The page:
Then the fisherman went home; and as he came close to the palace hesaw a troop of soldiers, and heard the sound of drums and trumpets.And when he went in he saw his wife sitting on a throne of gold anddiamonds, with a golden crown upon her head; and on each side of herstood six fair maidens, each a head taller than the other. ‘Well,wife,’ said the fisherman, ‘are you king?’ ‘Yes,’ said she, ‘I amking.’ And when he had looked at her for a long time, he said, ‘Ah,wife! what a fine thing it is to be king! Now we shall never haveanything more to wish for as long as we live.’ ‘I don’t know how thatmay be,’ said she; ‘never is a long time. I am king, it is true; but Ibegin to be tired of that, and I think I should like to be emperor.’‘Alas, wife! why should you wish to be emperor?’ said the fisherman.‘Husband,’ said she, ‘go to the fish! I say I will be emperor.’ ‘Ah,wife!’ replied the fisherman, ‘the fish cannot make an emperor, I amsure, and I should not like to ask him for such a thing.’ ‘I am king,’said Ilsabill, ‘and you are my slave; so go at once!’

So the fisherman was forced to go; and he muttered as he went along,‘This will come to no good, it is too much to ask; the fish will betired at last, and then we shall be sorry for what we have done.’ Hesoon came to the seashore; and the water was quite black and muddy,and a mighty whirlwind blew over the waves and rolled them about, buthe went as near as he could to the water’s brink, and said:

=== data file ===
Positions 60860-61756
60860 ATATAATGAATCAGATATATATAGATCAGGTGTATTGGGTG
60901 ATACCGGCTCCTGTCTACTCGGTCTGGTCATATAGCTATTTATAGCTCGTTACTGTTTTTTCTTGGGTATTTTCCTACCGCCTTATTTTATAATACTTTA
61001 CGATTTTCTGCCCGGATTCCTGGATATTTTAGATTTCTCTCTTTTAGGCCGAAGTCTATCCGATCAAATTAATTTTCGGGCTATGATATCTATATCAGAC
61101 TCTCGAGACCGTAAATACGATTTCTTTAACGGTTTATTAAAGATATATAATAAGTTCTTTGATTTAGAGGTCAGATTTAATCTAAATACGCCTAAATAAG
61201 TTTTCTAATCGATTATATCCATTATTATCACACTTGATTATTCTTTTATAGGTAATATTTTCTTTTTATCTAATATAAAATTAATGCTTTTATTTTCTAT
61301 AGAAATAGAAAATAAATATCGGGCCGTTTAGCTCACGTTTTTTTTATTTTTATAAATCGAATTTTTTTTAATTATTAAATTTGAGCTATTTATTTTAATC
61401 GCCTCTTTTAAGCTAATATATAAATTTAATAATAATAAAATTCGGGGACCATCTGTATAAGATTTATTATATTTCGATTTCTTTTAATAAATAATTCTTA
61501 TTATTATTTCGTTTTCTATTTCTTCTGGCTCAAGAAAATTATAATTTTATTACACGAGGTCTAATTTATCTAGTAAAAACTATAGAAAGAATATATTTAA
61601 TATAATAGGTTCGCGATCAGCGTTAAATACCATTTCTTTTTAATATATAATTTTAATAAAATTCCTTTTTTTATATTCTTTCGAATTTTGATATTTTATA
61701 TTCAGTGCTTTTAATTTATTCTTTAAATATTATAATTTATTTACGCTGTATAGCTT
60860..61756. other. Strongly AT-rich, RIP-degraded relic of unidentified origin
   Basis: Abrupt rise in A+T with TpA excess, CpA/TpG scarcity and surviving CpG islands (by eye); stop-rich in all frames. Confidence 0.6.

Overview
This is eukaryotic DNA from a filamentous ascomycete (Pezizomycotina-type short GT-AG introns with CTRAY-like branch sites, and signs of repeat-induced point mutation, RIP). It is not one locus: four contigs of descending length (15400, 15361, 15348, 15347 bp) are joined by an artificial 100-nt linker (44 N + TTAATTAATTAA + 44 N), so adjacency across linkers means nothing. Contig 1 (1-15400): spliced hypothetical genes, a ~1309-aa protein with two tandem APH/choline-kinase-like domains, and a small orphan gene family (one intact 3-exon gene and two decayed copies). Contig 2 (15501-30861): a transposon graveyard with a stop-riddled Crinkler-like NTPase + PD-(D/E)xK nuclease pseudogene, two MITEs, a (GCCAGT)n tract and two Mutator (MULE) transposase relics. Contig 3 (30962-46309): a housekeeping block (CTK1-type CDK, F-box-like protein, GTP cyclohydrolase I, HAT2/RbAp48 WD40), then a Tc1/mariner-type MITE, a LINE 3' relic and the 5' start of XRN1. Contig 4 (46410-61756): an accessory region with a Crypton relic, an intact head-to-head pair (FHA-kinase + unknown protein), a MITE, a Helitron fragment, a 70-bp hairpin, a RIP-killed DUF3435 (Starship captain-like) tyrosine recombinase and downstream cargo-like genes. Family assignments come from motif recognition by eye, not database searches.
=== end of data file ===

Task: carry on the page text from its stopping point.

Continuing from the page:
'O man of the sea! Hearken to me! My wife Ilsabill Will have her own will, And hath sent me to beg a boon of thee!'
‘What would she have now?’ said the fish. ‘Ah!’ said the fisherman,‘she wants to be emperor.’ ‘Go home,’ said the fish; ‘she is emperoralready.’

So he went home again; and as he came near he saw his wife Ilsabillsitting on a very lofty throne made of solid gold, with a great crownon her head full two yards high; and on each side of her stood herguards and attendants in a row, each one smaller than the other, fromthe tallest giant down to a little dwarf no bigger than my finger. Andbefore her stood princes, and dukes, and earls: and the fisherman wentup to her and said, ‘Wife, are you emperor?’ ‘Yes,’ said she, ‘I amemperor.’ ‘Ah!’ said the man, as he gazed upon her, ‘what a fine thingit is to be emperor!’ ‘Husband,’ said she, ‘why should we stop atbeing emperor? I will be pope next.’ ‘O wife, wife!’ said he, ‘how canyou be pope? there is but one pope at a time in Christendom.’‘Husband,’ said she, ‘I will be pope this very day.’ ‘But,’ repliedthe husband, ‘the fish cannot make you pope.’ ‘What nonsense!’ saidshe; ‘if he can make an emperor, he can make a pope: go and try him.’